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Chelsea Martin’s Caca Dolce: Essays for a Shitty Era

January 3rd, 2018     by Marta Balcewicz     Comments

Earlier this year, a New Yorker article called “The Personal-Essay Boom Is Over” sparked a heated debate on the truth of its title’s claim. In short, the author, Jia Tolentino, argued that personal essays, the kind written mostly by women, often young women, often writers who are just starting out and who do not get paid much for the online publication of said personal essay, and whose said personal essay focuses on the deeply, often shockingly, personal (Tolentino gives the example of an essay published by Jezebel about a tampon lost inside the author’s body), are a thing of the past.

The nail in the genre’s coffin, Tolentino says, was the 2016 U.S. presidential election and the political mess that followed. Post-Trump, “navel-gazing” writing is simply no longer in demand because, as Tolentino claims, “the personal is no longer political in quite the same way that it was.”

It’s this claim—the personal is no longer political—that seems to have ignited the widest response. Articles followed decrying the idea that the personal essay impugned by Tolentino (which, as Zoë Bossiere helpfully points out in her article, is actually a subgenre of the personal essay called the confessional essay) is somehow irrelevant, unconnected, or even antithetical to the political. As a genre that is increasingly populated with women’s very personal experiences, as well as the very personal experiences of POC writers and of LGBTQ writers, the confessional essay is in fact extremely political when we consider that these very voices are being undermined with a new vehemence post-2016.

It was in this climate of debate that I read Chelsea Martin’s Caca Dolce: Essays from a Lowbrow Life (Soft Skull Press, 2017). The seeming lightness of its title (even to those unversed in Italian, like me, clearly something along the lines of “beautiful poo”) and the wonderfully irreverent, self-consciously “ugly” cover are enough to lend support to someone on Tolentino’s side of the debate: beautiful poo can’t possibly be of use, not at this shitty moment in history.

Martin’s essays, however, are a perfect example of the pointedly dual nature of the confessional essay. Martin begins her collection describing an early experience of having her cousin lie on top of her when they were kids, and her resulting fear that this was sex. The essay ends on Martin confessing to her mother that she’d had sex, and her mother, “trying not to laugh,” setting her straight. Martin ends the collection with an essay in which, now in her twenties, she tries to evade her estranged father’s annoyingly persistent e-mails from ever new Hotmail and Gmail accounts he creates after she blocks him (i.e., “”). The personal, anecdotal nature of the events described, and their moments of humour, cannot be denied. But the serious implications of even the lightest of the described experiences are clear. And this is what gives the weight and, yes, political quality to these confessional works.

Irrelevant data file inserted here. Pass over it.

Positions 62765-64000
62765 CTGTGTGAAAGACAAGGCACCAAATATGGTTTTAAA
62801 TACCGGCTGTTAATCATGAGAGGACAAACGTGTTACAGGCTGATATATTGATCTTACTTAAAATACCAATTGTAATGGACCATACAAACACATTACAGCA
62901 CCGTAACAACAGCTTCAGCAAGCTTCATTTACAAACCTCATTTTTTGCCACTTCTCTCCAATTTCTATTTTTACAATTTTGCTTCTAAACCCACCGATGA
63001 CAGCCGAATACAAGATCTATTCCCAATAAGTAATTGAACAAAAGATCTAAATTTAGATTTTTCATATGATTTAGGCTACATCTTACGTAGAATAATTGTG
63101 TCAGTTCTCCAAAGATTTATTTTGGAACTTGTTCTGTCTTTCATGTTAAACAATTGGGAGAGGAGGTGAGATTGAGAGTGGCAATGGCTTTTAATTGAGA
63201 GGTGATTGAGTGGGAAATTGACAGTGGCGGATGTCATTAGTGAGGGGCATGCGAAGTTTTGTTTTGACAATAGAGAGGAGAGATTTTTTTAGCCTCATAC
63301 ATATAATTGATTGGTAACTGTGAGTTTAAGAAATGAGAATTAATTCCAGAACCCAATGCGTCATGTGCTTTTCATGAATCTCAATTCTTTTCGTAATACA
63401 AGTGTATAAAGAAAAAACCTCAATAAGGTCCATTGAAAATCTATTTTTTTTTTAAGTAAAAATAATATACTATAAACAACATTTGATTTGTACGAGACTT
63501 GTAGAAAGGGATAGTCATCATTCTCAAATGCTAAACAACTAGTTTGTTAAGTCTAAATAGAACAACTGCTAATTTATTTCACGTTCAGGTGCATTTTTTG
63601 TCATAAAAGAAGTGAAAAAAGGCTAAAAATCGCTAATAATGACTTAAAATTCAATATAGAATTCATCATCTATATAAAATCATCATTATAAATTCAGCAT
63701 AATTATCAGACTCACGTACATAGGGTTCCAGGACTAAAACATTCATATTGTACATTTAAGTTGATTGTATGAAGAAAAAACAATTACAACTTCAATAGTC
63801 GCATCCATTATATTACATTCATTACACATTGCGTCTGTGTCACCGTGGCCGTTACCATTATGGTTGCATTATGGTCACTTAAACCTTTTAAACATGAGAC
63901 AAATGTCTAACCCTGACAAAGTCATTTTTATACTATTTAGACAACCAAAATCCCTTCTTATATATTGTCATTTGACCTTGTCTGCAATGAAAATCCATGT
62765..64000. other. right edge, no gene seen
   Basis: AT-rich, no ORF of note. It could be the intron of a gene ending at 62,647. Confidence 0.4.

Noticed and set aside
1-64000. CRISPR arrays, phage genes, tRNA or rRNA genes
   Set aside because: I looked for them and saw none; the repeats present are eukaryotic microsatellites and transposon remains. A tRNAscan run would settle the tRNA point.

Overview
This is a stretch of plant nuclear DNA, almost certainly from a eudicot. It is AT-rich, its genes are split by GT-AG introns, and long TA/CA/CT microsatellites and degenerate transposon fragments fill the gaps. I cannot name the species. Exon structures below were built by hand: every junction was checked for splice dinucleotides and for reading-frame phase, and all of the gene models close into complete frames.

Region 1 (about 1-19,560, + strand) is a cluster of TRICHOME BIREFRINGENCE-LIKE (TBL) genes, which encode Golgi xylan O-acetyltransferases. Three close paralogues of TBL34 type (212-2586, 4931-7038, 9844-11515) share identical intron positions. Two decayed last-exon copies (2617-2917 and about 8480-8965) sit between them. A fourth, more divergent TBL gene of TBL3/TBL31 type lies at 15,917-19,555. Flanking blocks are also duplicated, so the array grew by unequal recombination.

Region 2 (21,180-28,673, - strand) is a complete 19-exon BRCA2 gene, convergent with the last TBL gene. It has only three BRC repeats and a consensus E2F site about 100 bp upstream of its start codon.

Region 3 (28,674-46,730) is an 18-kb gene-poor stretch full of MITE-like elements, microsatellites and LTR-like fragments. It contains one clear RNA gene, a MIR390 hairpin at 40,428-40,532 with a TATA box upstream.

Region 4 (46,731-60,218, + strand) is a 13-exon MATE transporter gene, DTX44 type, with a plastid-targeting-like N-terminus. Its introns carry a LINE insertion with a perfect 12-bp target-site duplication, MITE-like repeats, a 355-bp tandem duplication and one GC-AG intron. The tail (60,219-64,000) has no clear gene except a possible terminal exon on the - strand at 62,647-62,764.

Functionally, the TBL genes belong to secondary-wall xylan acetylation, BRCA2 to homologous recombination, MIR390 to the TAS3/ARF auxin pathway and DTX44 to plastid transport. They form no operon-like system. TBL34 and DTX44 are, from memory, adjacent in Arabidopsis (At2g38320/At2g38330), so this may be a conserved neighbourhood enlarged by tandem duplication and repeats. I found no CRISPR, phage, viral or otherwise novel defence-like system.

In “Child’s Play,” after the six-year-old Martin tells her mother about how she’d been forced to have “sex” with her cousin, her mom responds: “Next time just say you don’t want to do that.” The complexities surrounding women and girls’ struggle to fend off unwanted sexual advances, to have their “I don’t want to do that” understood, and whether this is as uncomplicated as the mom’s comment suggests it is, is a topic whose urgency and political currency needs no elaboration. And if elaboration is needed, 14 essays later, in “Zeitgeist,” Martin describes an experience of a job interview where the male recruiter eventually leads Martin to his apartment and attempts to sexually assault her. Martin questions whether she was complicit in the near-assault. After all, she allowed herself to drink too much, she went to his apartment—the kinds of actions that women are persistently told somehow undermine their “I don’t want to do that.”

The e-mail addresses Martin’s father creates in “The Man Who Famously Inspired This Essay,” may be funny and the struggle of trying to successfully ignore a father’s attempts at reaching out uniquely personal, but Martin again touches on a subject whose political currency is all too pressing. A desperate Martin contemplates getting a restraining order. Looking into what the process involves, she finds that her only option is to seek a domestic violence order. The name “domestic violence,” however, makes Martin feel she is being “overdramatic,” and the idea of having to go before a judge makes her ultimately shy away from the process. It’s telling that Martin feels there is no state-sanctioned box to check off that matches the harassment she’s experiencing. The result makes her feel she’s being unreasonable in feeling harassed. And even when her father says that he will “hunt [her] down,” his threat is somehow excused. In the end, however, the experience of helplessness makes Martin realize she has certain powers. She has, for starters, the power over her artistic output. She can write essays about her father and his behaviour towards her if she wants to, and he has no power to stop her.

This note is an appropriate one on which to end the collection. Martin’s essays are confessional. And they are political. In writing them, in deciding to tell her story, on her terms and in her voice, the author has exerted her power—even as she writes about so many instances of powerlessness, often a powerlessness unique to being a woman. To say that this collection of confessional essays has no currency in our shitty times would be to completely overlook everything it conveys, cover to ugly cover.

Tags: media savvy

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